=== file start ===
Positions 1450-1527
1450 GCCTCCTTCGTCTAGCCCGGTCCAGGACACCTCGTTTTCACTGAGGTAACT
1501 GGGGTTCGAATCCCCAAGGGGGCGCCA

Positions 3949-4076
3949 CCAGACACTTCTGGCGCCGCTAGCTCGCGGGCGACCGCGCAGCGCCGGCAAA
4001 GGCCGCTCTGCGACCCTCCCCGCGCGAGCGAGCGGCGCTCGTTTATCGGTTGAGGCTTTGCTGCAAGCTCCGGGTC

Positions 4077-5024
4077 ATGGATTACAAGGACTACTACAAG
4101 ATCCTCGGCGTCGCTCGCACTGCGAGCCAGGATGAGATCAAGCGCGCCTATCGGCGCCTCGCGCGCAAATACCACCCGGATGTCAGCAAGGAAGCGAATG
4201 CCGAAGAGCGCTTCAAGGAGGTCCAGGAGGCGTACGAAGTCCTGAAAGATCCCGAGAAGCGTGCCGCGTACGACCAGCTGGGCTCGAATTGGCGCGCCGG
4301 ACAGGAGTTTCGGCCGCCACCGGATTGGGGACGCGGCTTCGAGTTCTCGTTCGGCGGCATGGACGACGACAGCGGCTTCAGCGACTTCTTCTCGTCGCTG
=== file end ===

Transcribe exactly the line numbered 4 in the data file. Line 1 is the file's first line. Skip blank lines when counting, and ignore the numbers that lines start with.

Positions 3949-4076